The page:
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When your audience tunes out

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The next time the higher-ups ask me to report how much attention my campaign bought us, I'll lower their expectations by reviewing the ROI of presidential campaigns. More than $2 billion was spent, but according to a CBS News poll, as many as one-fifth of American voters paid little to no attention.

When I was a speechwriter for IBM, I would stand in the back of the room when my executive presented, monitoring the audience closely for the moments of genuine connection, as well as those points when they seemed to drift off. I found, as a sometime standup comedian myself, that audience feedback is much easier to gauge. Audiences either laugh or they don't. And in New York City clubs, a comic doesn't need to worry that a laugh might merely be a courtesy.

These live audience experiences have intensely sharpened my focus as a content creator. I've shifted from thinking about what I want to say to anticipating precisely what the audience will hear.

In the midst of the unwatchable pabulum that I turned off during the final months of the presidential campaigns, there two shining examples of how to win back or win over an audience. In the spirit of bipartisanship, I'll cite each political party equally in this two-part blog series.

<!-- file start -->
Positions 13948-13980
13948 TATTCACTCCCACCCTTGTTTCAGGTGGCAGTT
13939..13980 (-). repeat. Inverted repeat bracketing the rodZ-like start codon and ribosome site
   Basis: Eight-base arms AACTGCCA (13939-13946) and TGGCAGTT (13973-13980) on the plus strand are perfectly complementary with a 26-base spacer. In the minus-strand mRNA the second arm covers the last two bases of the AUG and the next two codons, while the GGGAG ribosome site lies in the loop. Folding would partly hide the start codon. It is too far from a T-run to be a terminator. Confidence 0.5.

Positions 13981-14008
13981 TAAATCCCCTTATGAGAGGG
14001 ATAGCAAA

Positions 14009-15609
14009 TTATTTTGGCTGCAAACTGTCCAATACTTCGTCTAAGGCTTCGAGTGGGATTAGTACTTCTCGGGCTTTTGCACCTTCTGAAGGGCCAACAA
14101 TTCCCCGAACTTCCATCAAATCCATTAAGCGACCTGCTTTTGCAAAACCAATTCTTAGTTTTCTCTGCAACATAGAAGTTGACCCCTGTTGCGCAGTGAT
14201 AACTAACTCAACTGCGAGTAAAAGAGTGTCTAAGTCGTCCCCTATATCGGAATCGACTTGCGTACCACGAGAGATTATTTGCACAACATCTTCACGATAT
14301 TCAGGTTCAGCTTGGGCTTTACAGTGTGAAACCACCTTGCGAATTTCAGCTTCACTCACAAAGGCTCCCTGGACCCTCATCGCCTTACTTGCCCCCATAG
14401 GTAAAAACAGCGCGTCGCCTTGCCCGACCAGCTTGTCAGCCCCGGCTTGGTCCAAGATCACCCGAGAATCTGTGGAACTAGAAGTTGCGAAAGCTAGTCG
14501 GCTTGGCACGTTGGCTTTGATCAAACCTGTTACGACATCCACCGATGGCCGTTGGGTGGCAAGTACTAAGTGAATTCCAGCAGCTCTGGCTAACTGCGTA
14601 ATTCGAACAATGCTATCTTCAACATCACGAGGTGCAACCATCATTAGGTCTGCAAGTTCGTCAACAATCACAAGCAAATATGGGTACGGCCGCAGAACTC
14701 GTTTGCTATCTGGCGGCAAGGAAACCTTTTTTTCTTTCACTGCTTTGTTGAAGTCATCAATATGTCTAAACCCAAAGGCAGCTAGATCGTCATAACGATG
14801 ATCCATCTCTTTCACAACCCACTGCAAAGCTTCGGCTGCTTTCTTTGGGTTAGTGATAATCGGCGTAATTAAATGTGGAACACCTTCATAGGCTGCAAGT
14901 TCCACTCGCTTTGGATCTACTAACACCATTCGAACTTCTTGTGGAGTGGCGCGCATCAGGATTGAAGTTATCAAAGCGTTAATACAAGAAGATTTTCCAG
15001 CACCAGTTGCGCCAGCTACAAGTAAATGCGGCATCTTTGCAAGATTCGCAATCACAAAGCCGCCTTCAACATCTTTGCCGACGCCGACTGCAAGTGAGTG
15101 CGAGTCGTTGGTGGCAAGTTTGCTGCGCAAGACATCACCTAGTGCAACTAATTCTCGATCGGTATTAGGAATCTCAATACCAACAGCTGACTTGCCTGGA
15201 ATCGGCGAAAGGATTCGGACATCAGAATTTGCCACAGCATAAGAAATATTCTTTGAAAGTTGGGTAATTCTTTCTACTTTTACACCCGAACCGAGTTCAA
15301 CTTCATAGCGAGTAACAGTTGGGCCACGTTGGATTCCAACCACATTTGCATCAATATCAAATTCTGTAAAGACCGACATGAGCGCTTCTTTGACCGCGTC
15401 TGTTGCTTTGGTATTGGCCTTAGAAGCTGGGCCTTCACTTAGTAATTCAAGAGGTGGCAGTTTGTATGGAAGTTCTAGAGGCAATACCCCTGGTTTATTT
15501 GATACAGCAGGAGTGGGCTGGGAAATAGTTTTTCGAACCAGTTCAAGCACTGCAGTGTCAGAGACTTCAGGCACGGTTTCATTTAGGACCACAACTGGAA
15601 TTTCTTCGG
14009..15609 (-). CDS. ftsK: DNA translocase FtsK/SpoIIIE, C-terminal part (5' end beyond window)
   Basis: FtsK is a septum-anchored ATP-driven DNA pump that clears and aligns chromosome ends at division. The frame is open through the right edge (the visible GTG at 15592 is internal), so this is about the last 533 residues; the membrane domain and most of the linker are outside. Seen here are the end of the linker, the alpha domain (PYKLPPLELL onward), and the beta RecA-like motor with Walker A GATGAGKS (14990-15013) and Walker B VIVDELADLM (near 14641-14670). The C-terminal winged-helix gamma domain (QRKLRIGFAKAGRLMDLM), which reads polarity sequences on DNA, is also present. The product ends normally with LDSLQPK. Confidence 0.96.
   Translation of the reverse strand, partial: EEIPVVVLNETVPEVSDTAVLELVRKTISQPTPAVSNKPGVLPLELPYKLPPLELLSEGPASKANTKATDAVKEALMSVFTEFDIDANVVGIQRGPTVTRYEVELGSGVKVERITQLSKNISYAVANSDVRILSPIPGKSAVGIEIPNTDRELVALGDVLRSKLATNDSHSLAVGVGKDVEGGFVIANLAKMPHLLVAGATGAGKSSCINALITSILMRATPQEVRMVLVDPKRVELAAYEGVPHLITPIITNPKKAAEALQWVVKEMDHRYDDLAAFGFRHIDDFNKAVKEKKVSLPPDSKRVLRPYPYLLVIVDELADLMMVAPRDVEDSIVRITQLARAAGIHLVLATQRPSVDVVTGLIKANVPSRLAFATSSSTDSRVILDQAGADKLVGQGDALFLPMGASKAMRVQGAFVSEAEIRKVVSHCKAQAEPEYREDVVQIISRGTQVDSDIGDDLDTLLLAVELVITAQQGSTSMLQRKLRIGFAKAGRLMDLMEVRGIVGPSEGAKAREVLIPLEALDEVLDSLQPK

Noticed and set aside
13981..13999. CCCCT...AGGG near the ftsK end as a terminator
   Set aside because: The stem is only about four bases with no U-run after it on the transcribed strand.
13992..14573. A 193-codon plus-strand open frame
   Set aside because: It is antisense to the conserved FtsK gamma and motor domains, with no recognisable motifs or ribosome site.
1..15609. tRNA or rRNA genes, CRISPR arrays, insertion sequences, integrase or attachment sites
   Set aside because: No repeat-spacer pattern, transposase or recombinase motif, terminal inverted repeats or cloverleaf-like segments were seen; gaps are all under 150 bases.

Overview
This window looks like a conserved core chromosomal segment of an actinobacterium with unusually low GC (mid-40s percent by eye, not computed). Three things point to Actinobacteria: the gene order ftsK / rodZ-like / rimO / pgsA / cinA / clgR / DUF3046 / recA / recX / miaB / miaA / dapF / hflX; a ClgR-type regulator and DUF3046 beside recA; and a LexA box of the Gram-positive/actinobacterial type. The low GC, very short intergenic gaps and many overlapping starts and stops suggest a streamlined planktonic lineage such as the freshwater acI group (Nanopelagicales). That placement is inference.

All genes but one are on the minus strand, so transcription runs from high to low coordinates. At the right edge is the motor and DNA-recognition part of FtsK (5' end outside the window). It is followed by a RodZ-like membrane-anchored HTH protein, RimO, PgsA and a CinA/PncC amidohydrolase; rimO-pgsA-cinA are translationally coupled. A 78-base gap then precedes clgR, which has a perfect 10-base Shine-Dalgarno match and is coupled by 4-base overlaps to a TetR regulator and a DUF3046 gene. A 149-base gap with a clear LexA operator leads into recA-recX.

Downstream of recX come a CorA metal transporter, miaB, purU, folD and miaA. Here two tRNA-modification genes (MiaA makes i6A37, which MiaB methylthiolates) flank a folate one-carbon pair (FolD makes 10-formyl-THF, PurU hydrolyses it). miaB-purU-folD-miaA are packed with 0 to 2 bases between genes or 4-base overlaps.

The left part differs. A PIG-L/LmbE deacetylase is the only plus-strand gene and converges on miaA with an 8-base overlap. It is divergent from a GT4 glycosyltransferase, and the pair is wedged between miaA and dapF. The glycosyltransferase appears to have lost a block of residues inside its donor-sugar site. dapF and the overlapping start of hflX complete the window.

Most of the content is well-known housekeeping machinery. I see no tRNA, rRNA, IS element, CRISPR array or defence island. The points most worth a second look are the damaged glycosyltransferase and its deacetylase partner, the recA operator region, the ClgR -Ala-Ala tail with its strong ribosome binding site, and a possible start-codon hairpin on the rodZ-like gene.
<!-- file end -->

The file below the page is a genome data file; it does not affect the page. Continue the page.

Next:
First, you need to make a convincing case. I learned the importance of being able to make a convincing argument from working as a speechwriter—and from being a husband. It's a powerful way to capture, or recapture, attention.

Few marketers or content creators effectively use the conditional argument: "If A, then B" with supporting specifics and statistics. Even simply citing a few numbers sends a subtle signal to your audience that you've done your homework and are being a good steward of the attention they are giving you.

President Clinton's speech at the Democratic National Convention made the strongest case of the campaign, and he honored the TED-ordained time limit, give or take half an hour. As Jon Stewart noted on The Daily Show, "In an amazing display of actually saying stuff, Bill Clinton threw out more specific numbers in one speech last night than the Republican leadership did in an entire week in Tampa."

What's more impressive is that many of Clinton's statics were actual facts. One exception: FactCheck.org attributed the decrease in healthcare spending to the sluggish economy rather than the Affordable Care Act, as Clinton premised.

Gallup reported that 43% of Americans said that what they saw at the Democratic Convention made them more likely to vote for Barack Obama. View the full speech and transcript via The Washington Post. Alternately, Politico posted the best 15 lines if you're reading this while on a shorter conference call.

Tim Washer is senior manager-social media at Cisco Systems (www.cisco.com). He can be reached at timwasher0@gmail.com

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